Climbing Drills: Focus and Footwork

  • SumoMe

Today’s Tuesday Training will cover two drills, one mental, the other technical.  First is the focus drill, recorded by Eric Horst in his book, Training for Climbing.  This focus drill may seem rather strange at first glance, but the distracted gym climber may find it very helpful.  He says that there are two parts of this focus drill, best performed at different times:

The “Singular Focus Drill” exercise is best used when you are climbing on toprope and well below your maximum grade.  The “Pinpointing Your Focus for a Climb” exercise can be used before attempting any climb, though it’s especially effective when preparing to start up a difficult route.

Now I know that these drills may sound weirdly meditational; that was my first reaction when reading this as well.  But I have tried these drills, and they are definitely worth trying.  My younger sister is naturally an easily distracted climber, but after teaching her to sequence and insisting she perform this drill, her concentration has much improved.  You can also tailor these drills any way you wish; their main purpose is to direct your mind to what you are about to climb.

Today I will only focus on the “Pinpointing Your Focus for a Climb” drill.  Here’s how Eric explains it:

Stand at the base of the climb, assume an extended posture (shoulders back), close your eyes, and place the fingertips of your dominant hand against the rock face.  Your fingertips should be touching the wall lightly (not gripping a hold), and your hand and arm should be completely relaxed.  Now take three deep belly breaths, inhaling through your nose to a count of five and exhaling through your mouth to a count of ten.  Let a wave of relaxation wash across your body, and then direct your entire focus to the tips of your fingers touching the rock.  Concentrate singly on the sensation of your fingertips touching the rock- you should begin to feel the thermal energy moving from your fingers to the rock (on rare occasions when the rock is hotter than your body, you will feel thermal energy conducting into your fingertips).  Maintain a relaxed, singular focus on the energy exchange between your fingertips and the rock for anywhere from thirty-seconds to a minute or two.  If your focus ever wanders, simply redirect it to your fingertips.  Soon your mind will become completely still, as all your focus is pinpointed on the tips of your fingers.  Upon reaching this state, open your eyes and begin climbing.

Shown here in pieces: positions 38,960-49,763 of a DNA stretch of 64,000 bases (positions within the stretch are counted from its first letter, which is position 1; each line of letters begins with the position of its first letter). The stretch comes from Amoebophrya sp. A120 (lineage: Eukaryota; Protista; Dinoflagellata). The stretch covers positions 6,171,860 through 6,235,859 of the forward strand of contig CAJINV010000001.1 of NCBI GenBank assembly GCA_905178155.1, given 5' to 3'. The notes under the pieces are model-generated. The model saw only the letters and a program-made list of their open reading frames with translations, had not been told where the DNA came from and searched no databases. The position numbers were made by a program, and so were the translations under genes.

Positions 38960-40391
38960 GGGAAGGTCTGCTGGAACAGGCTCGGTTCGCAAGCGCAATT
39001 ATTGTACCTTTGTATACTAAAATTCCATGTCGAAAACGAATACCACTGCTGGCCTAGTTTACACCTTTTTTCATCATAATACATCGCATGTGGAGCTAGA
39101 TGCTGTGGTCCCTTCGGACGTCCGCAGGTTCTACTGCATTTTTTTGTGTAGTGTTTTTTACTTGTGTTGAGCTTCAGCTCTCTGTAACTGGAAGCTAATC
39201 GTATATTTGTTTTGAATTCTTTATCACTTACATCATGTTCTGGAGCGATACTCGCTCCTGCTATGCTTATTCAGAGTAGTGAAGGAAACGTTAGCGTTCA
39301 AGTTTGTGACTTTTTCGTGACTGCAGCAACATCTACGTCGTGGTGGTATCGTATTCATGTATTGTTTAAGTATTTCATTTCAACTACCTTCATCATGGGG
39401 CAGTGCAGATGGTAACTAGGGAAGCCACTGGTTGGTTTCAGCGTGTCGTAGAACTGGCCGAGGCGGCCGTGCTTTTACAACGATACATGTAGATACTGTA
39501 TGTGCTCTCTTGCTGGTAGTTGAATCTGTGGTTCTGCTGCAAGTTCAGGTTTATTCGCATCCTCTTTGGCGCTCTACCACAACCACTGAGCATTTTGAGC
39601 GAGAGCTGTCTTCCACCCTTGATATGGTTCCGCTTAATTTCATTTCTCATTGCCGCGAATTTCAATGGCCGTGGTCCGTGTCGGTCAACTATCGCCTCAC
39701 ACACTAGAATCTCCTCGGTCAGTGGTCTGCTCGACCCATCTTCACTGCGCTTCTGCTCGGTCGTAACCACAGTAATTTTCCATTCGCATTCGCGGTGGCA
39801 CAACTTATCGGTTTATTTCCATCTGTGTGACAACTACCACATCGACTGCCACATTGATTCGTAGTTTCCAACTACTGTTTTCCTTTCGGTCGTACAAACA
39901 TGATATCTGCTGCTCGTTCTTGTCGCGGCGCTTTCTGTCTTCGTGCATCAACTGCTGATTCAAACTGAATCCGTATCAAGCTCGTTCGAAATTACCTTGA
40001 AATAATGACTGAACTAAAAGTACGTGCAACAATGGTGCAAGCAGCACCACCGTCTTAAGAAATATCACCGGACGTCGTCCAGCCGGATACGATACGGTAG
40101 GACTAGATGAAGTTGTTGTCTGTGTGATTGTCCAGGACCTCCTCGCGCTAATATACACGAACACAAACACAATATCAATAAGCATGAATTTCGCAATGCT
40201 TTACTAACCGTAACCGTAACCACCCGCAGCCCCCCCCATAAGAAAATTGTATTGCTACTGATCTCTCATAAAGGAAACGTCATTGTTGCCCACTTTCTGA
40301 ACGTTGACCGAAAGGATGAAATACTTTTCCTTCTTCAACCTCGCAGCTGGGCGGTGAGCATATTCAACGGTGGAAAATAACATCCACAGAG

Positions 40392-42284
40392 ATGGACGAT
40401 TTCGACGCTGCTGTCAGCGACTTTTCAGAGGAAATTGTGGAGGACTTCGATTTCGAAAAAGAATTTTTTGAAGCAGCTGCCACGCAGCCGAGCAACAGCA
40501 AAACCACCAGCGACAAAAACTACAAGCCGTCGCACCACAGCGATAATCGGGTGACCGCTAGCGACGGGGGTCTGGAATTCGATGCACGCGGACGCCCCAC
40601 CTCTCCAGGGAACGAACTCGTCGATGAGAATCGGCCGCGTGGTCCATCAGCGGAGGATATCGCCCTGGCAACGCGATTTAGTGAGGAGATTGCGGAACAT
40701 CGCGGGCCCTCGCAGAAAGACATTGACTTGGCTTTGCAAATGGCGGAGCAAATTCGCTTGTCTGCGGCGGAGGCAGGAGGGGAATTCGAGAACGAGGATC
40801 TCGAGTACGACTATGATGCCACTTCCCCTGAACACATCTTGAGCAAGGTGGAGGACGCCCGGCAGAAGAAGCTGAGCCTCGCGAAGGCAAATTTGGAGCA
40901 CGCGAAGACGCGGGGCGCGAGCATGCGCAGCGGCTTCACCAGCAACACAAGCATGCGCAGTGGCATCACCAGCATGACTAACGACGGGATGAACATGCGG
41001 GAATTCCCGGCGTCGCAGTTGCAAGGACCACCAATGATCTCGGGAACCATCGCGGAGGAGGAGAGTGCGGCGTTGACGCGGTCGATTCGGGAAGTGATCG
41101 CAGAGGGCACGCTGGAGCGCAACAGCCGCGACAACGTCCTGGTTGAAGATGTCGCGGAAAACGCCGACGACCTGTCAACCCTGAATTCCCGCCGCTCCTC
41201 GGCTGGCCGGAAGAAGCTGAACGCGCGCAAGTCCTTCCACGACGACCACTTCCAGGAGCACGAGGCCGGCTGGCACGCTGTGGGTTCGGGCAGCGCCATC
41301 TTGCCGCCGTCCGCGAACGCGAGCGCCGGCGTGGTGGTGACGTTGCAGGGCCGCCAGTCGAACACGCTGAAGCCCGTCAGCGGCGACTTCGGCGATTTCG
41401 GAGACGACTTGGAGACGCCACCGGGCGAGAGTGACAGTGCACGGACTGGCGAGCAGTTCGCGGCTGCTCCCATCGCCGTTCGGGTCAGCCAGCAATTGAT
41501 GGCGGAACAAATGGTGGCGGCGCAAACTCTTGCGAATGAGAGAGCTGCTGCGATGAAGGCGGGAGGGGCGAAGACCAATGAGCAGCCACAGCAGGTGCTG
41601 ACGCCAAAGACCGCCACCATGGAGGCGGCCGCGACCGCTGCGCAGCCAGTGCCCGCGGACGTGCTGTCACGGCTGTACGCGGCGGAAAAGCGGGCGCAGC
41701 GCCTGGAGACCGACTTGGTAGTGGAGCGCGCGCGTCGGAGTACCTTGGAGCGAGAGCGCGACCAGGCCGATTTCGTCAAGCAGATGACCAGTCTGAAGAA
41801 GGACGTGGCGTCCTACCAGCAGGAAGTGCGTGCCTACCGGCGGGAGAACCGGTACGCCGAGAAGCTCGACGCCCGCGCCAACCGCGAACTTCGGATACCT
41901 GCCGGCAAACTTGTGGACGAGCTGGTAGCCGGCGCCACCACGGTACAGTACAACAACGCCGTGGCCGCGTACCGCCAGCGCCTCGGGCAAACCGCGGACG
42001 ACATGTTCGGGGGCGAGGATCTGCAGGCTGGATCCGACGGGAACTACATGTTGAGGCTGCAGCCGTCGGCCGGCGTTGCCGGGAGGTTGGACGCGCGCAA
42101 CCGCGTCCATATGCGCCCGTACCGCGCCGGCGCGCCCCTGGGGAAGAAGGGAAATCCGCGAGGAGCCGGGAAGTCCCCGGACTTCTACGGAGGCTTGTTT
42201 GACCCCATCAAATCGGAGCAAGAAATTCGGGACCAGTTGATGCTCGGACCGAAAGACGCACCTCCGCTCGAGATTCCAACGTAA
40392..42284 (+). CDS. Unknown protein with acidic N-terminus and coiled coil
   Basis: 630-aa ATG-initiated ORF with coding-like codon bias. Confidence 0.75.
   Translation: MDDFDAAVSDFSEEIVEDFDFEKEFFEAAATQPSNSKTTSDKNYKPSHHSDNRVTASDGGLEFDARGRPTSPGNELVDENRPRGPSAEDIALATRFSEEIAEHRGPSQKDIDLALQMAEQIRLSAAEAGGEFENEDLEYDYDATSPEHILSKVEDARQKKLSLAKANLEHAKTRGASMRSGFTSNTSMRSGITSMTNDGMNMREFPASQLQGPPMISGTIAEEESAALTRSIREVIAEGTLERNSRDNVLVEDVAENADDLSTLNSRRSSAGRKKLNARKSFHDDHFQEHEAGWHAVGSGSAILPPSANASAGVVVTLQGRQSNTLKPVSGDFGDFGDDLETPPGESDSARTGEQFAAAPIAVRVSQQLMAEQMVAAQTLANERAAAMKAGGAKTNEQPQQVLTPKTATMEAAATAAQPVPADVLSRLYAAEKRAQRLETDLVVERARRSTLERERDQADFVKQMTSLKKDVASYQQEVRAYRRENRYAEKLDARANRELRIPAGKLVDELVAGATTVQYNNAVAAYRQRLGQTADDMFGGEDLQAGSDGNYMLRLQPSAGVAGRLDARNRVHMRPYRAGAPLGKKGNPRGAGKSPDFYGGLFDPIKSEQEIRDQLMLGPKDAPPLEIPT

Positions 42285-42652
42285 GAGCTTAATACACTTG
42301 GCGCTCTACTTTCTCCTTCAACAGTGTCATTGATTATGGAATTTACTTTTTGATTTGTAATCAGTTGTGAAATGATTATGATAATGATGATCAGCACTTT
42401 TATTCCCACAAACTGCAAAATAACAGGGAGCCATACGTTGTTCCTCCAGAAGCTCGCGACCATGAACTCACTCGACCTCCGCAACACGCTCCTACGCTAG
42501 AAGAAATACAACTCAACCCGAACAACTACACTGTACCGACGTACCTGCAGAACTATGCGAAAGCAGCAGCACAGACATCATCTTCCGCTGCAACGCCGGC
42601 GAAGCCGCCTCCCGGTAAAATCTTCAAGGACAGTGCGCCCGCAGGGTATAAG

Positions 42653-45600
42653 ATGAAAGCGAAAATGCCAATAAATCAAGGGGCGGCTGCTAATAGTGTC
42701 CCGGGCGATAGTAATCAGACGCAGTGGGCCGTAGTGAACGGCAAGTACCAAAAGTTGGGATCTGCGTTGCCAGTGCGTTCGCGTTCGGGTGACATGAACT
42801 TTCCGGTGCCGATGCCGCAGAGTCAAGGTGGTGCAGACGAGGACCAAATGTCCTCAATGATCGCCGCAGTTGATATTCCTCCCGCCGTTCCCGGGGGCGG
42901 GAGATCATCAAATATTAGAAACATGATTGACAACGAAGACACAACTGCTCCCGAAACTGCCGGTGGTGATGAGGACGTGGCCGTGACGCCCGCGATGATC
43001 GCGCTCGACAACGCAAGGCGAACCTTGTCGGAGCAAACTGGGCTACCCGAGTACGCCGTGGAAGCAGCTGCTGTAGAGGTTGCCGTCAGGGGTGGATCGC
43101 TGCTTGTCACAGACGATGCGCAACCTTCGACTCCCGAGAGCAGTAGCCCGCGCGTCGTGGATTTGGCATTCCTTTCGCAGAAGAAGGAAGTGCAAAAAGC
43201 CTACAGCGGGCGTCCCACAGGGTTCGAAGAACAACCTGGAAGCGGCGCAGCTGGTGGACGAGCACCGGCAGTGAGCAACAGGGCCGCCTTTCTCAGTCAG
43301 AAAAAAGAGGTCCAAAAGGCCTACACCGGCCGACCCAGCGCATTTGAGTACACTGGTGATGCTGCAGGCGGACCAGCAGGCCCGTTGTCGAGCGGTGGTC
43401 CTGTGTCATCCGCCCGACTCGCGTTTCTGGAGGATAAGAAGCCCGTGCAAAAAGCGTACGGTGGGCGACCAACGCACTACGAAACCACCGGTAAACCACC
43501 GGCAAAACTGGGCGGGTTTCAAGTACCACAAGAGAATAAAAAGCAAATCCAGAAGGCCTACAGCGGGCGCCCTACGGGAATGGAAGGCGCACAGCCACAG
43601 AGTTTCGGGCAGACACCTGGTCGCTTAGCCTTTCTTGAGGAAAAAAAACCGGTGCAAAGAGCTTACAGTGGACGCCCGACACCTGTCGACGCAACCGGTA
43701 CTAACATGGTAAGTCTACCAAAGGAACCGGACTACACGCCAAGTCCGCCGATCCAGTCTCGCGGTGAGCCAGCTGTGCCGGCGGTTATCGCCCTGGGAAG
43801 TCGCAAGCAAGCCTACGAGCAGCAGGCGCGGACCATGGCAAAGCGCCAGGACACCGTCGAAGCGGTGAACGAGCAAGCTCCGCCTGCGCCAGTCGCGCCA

Interesting, huh?  Before you completely dismiss it as another strange yoga-like stance, go try it, and then (challenge 1) post your results and opinions in the comments.

The next drill is less unusual, and many of you have probably heard of it before.  It was taught to me by one of the PEAK team coaches, Andrew Palmer, during my last isolation warm up, a few minutes before I climbed the finals routes.  It is a good warm up and ab workout that also helps train good footwork habits.

First, find a deep, bomber jug on an overhang in the bouldering cave at your home gym.  Dead hang on this hold, arms straight, and single out a foothold.  Place your right foot on it, careful to position only the toe of your foot on the very best section of the hold, as if you were to grab it with your hand.  Then push on the hold as if you are going to stand on it, with a downward force that brings your hips closer to the wall.  Then drop to a hang once more and repeat with your left foot on the same hold.  Remember to pick holds that are to your right and left, that are high and low.  Vary the types of holds as well.  This will help your footwork to become more precise.

I was surprised at how much this helped me to pay attention to the exact section of the hold I should use, and since I need to greatly improve my footwork, this is a drill that I will use as often as possible.  Post in the comments to tell me how this technical footwork drill went for the second challenge of the day.  Have an awesome climbing week!

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